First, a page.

This dressing room incident brings me conveniently round to the last project I want to write about, where blindness on the part of the group led to deafness on the part of the audience. "Null, a multi-interactive live installation" by Force Majeure, is the title of the piece. It has been performed in several different versions from 2000-01.

To cut a long story short, several actresses/actors performed texts which were provided to them by the audience via five serial-connected computer keyboards. Additional interactive elements, such as a sensor on a highly pregnant actress's stomach, modulated the general soundscape. Force Majeure had not bargained on the way that the trigger-happy audience would use the keyboards. Here is an example of audience input I snapped from their website:

mpHeAl09LVmpeE loKmpeUNNE VÆLRompTp

Now, imagine that you are an actress and a computer voice is reading realms and realms of similar twaddle into your ear, which you must directly relay to the audience. Not an easy job. When I saw Null performed at Stenersen Museum in Oslo it was in fact hard to hear what the performers were saying at all as the generative soundscape overrode their voices, sometimes completely. So how do you capture people into a complex system that also seduces them to act with some degree of sensitivity? Håkon ponders.

Make it simple?

I am pleased to say that we heard that Force Majeure overcame at least some of their problems, both with Null and the (untitled) interactive installation described in the beginning of this report. The solution for Null was partly to provide the actresses/actors with a text basis that made sense, which they could combine with the input from the public. The solution for the untitled interactive installation was to re-assess and redesign the interactive system and to provide the public with some pedagogic clues. For example, in the new improved version, each time someone took a step on the red floor they triggered a tapping sound. Tap. Tap. Tap. Onomatopoeia is the name of the game. It is a simple solution but if you take a look at the quicktime documentation of the Gothenburgh version of the installation (12) you will see how the public were immediately drawn into the piece. You will see the old and the young playing and dancing, and you will see their projected image moving in relation to their own movements.

We will, we can! Said Trine, at some point in her presentation.

Yes yes dear dear
perhaps next year
or maybe even never
in which case

Reasons to be cheerful part 3 (repeat x7)

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Reality Check 3 was less showy than the previous event. Less entertaining, more concentrated, and just as informative - if not more. I have failed to note more questions from the public because, in my memory, they seemed to blend in with the presentations. Per Platou took on a more relaxed mode of being, less like a TV show host and in keeping with his lack of enthusiasm for allowing NRK TV in to the seance, despite repeated requests. The dramaturgy of the evening was understated. People arrived close up to the kick-off time (despite the free soup). Some left after Trine's presentation, which ended in a strange phenomenon that I have never got used to - “allsang” (singing together), while the majority of remaining public left soon after the last speaker was finished.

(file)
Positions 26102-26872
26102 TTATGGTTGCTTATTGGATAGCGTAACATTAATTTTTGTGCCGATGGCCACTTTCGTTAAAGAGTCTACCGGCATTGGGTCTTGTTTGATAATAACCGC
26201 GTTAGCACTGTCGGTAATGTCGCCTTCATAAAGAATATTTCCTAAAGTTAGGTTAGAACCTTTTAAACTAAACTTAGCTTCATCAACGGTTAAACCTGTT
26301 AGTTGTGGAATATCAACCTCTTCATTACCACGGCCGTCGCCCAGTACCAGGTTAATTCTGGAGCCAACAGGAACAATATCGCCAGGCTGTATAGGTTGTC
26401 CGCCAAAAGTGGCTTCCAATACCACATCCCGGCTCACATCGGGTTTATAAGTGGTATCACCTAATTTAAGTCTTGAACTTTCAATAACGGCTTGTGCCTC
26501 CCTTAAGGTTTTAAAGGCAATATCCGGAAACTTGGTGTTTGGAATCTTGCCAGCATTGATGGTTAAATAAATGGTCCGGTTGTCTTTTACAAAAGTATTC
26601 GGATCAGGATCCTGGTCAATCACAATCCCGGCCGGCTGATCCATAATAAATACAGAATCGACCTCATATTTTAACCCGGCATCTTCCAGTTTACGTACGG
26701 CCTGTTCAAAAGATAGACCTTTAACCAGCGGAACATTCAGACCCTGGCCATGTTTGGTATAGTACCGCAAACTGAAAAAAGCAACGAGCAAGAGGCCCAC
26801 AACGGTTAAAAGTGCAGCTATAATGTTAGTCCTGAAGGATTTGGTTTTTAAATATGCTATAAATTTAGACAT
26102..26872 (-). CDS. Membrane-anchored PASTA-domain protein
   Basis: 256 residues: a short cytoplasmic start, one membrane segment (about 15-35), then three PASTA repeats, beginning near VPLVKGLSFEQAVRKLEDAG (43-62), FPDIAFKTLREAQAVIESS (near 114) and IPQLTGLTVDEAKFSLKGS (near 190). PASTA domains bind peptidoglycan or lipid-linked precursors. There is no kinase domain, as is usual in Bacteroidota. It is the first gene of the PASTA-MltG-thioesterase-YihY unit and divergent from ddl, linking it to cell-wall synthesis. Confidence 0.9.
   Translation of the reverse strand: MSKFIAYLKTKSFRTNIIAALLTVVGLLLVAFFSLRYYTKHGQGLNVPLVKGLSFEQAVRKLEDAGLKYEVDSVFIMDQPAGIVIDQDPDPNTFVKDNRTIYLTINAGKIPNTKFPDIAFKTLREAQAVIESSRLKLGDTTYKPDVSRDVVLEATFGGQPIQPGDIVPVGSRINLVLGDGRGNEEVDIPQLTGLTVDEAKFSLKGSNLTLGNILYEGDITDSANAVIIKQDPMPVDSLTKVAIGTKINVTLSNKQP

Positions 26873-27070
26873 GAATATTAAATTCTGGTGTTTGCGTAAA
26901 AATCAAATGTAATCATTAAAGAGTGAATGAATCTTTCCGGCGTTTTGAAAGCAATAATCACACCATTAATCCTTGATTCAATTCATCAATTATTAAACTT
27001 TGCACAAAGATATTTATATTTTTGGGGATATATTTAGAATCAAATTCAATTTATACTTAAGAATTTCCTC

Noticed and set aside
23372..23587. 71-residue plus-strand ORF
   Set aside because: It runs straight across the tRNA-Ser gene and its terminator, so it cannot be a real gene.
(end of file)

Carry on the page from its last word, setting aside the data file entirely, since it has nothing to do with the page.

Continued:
Reasons to be cheerful part 3

Incidentally, but not coincidently, Trine chose Alf Prøysen's song called "The Christmas Present" for us to sing together. It describes an intention to transform an old wooden crate into a wonderful gift - a sewing box for the lady of the house. After a process of trying to make a sewing table, then a wooden chest, a box to keep letters in and a bird table, the original idea eventually ends up as a simple wooden platter. So much work for such a modest result. Per Platou used this song when he unsuccessfully applied for funding for Reality Check. The story goes that a certain committee of Arts Council Norway apparently thought this application was a joke:)

Reasons to be cheerful part 3

Reality Check 3 was the first of the events that lacked the presence of a presenter from outside Norway, which seemed to change the flavour of the evening. What has struck me while writing this report is how incestuous the Norwegian art arena is, especially apparent when you enter the interdisciplinary sphere of art and new technology. How fragile the intermingled relationships become when deadlines have to be reached and limited funding is competed over, not to mention the issue of where credits are dealt out. With a point of departure from the 3 speakers, or myself for that matter, I could draw a complicated web of interconnections and professional and informal networks between artists from various fields, funders, producers, curators, writers, art centres, institutions, etc, not to mention the role-swapping that goes on, too. I blush as I see the web growing wider in my mind's eye.

While it is easy to jump on the drawbacks of such a situation, I think it is as Trine mentioned - that in reality the balance of order and chaos (if such dualities really exist at all) is not stable and creates unpredictable situations. As individuals, we (and I really hate using the word “we”) don't know how much of it we can take. Most of us are only trying to do our best, aren't we? Whether we like it or not and though we each have our own special voice, we are all part of the same song. One thing I am perfectly sure about is that, having been a presenter at the first Reality Check and written reports for the second and third a new voice is needed. Therefore Per Platou should choose someone else to write the next Reality Check report - a cook, a librarian, a deep sea diver, a nurse, whoever. Just not me!

(image by Jonas Eggen)

repeat to fade


Amanda Steggell
18th April 2005

(7) Try here:
and here:
and here is Jørgen's browser-crashing anthem melody:
(10) Since 1986 people have come and gone, and come again and, as far as I can tell from the Bak-Truppen archives, Trine has worked within Bak-Truppen since 1988.